The COVID-19 crisis has been punctuated by frequent protests from healthcare workers—most often nurses and ASHA workers—complaining about unacceptable working conditions, inadequate staffing, low salaries, long hours of work, lack of personal protective equipment and so on. Instead of obtaining any respite, they have faced threats of dismissal or disciplinary action. Other than people clapping for them, and military helicopters showering petals over hospitals at the government’s command, almost nothing has been done for health workers during the pandemic.
Faced with a chronic shortage of staff, state governments are looking at short-term measures to shore up the public health system. In May, the Maharashtra government asked Kerala to lend it some nurses for a few months. Tamil Nadu has hired additional nursing staff, as well as doctors, on six-month contracts; the nurses will be paid just R14,000 a month. Many states and local governments are recruiting workers paid by the day to carry out community surveys. Anganwadi workers and ASHA workers have been roped in to perform many tasks.
Meanwhile, the centre’s emergency allocation of R15,000 crore for healthcare is to be divided between 28 states and eight union territories, and spent over four years. This represents just 0.075 percent of the stimulus package to deal with the economic fallout of the pandemic; even after all these months, there is no clarity on how it will be spent. The government has announced that R2,000 crore from the PM CARES fund has been set aside to manufacture ventilators, but what about the specialised workers needed to operate them and the money to pay their salaries?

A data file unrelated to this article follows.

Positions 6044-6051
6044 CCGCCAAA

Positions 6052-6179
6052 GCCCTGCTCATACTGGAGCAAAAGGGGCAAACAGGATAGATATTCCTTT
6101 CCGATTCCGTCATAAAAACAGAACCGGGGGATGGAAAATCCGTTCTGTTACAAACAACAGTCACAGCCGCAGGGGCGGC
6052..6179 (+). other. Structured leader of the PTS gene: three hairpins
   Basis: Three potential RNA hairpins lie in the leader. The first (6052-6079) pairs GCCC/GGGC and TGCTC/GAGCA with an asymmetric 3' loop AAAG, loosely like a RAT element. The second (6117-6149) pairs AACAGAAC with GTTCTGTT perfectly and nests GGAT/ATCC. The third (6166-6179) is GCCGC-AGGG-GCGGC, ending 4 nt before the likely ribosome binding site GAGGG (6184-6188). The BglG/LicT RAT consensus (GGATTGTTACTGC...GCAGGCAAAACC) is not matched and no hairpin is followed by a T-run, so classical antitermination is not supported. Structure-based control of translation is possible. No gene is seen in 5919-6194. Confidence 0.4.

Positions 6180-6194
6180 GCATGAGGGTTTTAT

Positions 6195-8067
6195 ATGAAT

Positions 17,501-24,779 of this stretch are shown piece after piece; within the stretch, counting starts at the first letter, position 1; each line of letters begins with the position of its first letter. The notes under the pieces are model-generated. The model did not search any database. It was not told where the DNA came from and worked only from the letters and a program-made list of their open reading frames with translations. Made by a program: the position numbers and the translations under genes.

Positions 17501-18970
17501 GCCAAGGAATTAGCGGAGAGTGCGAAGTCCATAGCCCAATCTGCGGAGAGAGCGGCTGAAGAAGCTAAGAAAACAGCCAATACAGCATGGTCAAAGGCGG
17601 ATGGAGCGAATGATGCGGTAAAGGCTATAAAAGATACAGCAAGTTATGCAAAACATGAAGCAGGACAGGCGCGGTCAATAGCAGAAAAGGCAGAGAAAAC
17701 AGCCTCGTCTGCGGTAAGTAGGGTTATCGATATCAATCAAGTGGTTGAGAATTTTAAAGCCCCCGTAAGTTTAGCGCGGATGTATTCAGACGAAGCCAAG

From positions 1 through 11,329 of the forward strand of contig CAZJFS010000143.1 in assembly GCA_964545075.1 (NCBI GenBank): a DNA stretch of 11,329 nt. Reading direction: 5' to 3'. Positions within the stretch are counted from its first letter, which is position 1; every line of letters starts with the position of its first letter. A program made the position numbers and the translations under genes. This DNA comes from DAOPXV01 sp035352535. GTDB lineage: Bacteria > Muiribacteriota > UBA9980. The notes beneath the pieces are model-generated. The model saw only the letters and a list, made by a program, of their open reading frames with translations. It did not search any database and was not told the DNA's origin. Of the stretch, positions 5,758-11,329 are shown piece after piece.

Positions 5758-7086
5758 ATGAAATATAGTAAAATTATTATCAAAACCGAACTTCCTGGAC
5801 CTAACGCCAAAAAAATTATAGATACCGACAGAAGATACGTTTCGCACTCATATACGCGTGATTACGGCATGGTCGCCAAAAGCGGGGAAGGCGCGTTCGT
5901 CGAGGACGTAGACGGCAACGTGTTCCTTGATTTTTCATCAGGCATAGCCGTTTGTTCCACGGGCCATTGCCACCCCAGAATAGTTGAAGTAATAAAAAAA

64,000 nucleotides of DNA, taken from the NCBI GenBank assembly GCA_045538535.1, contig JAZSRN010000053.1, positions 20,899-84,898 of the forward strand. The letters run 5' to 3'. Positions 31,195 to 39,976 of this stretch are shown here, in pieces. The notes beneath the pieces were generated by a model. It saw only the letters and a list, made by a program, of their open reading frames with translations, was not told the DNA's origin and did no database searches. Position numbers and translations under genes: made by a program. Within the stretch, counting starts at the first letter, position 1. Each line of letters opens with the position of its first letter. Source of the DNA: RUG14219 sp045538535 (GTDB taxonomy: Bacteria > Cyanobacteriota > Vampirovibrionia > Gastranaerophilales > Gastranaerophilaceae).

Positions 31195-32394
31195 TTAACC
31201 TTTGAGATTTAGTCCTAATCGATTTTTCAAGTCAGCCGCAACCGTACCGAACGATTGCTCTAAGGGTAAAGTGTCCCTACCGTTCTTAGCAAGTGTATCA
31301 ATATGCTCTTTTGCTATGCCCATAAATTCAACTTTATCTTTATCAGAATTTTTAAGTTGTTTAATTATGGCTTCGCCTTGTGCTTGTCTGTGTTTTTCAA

The pandemic has, once again, exposed a broken health system. India has just 1.7 nurses—in both private and public employment—for every thousand people, against the World Health Organisation-mandated three. The vast majority of Indians lack access to affordable medical care; in per-capita health spending, India ranks among the lowest in the world. (Sri Lanka spends four times as much, and Thailand ten times.) State governments have passed ordinances to reserve beds for COVID-19 patients in private hospitals, but the failure to create robust regulatory systems ensures that people are either refused treatment or made to pay astronomical bills.
The system is broken, not just for patients, but the majority of workers—nurses, technicians, paramedics, sanitation staff and others—employed in it. The pandemic merely underscores the urgent necessity of reform. Yet, both public and political discourses remain silent about healthcare: this implies a widespread belief that we can manage the pandemic, and the challenges to come, without fundamental change. This fantasy is morally unacceptable and extremely dangerous; the sooner we set about changing it, the better.
The exploitation of health workers is rooted in India’s social prejudices, the systematic undermining of labour laws, the decay of public services and the persistent refusal to regulate private healthcare. All these failures have deep roots.
In 1943, the colonial government set up an official body, known as the Bhore Committee, to make recommendations on healthcare. Its report was submitted in 1946, just before India became independent. The report defined health as a public good, and recommended a public healthcare system, but had nothing to say about the private sector. Nehru’s government, citing a lack of money, favoured a small public system, to be expanded incrementally. Meanwhile, private practitioners were given a free hand—demands for regulation to preserve standards and prevent exploitation evaporated in the face of lobbying by doctors.
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